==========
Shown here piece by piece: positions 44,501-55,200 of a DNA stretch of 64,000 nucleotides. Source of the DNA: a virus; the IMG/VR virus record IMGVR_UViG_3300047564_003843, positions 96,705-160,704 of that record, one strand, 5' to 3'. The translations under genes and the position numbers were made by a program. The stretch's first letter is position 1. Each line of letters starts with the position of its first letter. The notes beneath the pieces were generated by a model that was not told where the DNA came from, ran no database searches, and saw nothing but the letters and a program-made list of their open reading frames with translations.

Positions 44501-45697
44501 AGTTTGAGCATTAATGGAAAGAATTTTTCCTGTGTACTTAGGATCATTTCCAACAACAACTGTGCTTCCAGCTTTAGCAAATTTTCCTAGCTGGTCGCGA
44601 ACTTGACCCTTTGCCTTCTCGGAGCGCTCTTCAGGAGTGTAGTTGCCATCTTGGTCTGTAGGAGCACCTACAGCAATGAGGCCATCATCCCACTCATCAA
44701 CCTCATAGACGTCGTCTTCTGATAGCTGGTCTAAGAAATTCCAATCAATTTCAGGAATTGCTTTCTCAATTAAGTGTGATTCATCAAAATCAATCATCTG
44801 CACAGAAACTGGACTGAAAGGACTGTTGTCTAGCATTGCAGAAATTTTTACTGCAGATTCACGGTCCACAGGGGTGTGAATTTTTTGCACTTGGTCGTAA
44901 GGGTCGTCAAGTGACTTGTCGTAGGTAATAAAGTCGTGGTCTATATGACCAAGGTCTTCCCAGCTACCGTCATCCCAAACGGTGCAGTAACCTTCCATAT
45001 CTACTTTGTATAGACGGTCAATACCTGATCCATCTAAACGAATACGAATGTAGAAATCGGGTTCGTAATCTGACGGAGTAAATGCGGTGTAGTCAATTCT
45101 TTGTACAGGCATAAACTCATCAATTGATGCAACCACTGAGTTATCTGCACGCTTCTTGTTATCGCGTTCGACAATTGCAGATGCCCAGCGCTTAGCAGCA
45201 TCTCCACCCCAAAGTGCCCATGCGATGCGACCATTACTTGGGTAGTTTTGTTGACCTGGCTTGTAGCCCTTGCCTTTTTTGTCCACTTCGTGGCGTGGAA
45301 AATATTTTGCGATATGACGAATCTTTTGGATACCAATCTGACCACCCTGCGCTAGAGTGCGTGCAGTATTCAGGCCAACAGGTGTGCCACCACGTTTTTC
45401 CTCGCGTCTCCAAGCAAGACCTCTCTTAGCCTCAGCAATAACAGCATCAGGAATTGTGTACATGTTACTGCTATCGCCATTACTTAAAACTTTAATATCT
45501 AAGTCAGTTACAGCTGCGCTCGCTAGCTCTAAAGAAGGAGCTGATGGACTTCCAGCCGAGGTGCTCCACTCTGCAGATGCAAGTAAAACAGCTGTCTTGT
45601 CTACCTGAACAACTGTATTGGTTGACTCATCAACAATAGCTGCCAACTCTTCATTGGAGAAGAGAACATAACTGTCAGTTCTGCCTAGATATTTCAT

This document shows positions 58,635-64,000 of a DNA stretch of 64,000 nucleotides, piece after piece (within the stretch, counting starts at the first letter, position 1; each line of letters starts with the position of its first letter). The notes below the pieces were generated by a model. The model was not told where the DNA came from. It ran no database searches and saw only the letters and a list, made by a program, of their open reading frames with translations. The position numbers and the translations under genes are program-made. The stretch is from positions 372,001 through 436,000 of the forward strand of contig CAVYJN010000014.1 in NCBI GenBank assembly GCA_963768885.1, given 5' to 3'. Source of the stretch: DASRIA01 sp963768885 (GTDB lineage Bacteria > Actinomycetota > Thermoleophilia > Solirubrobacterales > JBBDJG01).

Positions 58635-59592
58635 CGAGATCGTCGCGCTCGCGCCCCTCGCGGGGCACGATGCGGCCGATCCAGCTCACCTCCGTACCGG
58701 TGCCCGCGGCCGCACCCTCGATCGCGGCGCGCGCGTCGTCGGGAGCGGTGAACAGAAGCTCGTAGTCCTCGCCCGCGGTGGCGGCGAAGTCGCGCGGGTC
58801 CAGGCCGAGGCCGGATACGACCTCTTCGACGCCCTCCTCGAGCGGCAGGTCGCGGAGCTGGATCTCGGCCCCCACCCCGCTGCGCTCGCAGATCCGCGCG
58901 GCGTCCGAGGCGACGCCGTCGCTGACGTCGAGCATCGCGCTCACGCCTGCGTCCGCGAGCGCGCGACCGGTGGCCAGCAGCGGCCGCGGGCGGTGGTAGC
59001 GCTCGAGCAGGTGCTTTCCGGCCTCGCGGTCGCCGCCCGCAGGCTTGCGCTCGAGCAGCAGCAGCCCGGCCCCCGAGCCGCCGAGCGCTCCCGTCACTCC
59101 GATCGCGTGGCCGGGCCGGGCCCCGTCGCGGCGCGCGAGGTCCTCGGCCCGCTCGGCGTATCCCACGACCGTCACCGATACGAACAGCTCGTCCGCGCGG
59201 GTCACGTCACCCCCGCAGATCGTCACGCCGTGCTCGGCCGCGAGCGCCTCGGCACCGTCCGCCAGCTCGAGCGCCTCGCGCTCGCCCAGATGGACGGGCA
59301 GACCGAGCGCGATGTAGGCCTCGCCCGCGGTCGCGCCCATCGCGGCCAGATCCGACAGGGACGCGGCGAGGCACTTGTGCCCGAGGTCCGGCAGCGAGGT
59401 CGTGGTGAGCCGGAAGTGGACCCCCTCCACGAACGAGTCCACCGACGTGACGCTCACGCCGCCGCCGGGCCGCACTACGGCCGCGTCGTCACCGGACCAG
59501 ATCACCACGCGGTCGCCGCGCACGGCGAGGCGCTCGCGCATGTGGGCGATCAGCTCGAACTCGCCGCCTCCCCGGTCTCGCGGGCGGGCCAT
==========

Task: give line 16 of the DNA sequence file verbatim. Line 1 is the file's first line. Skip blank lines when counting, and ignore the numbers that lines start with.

Positions 58635-59592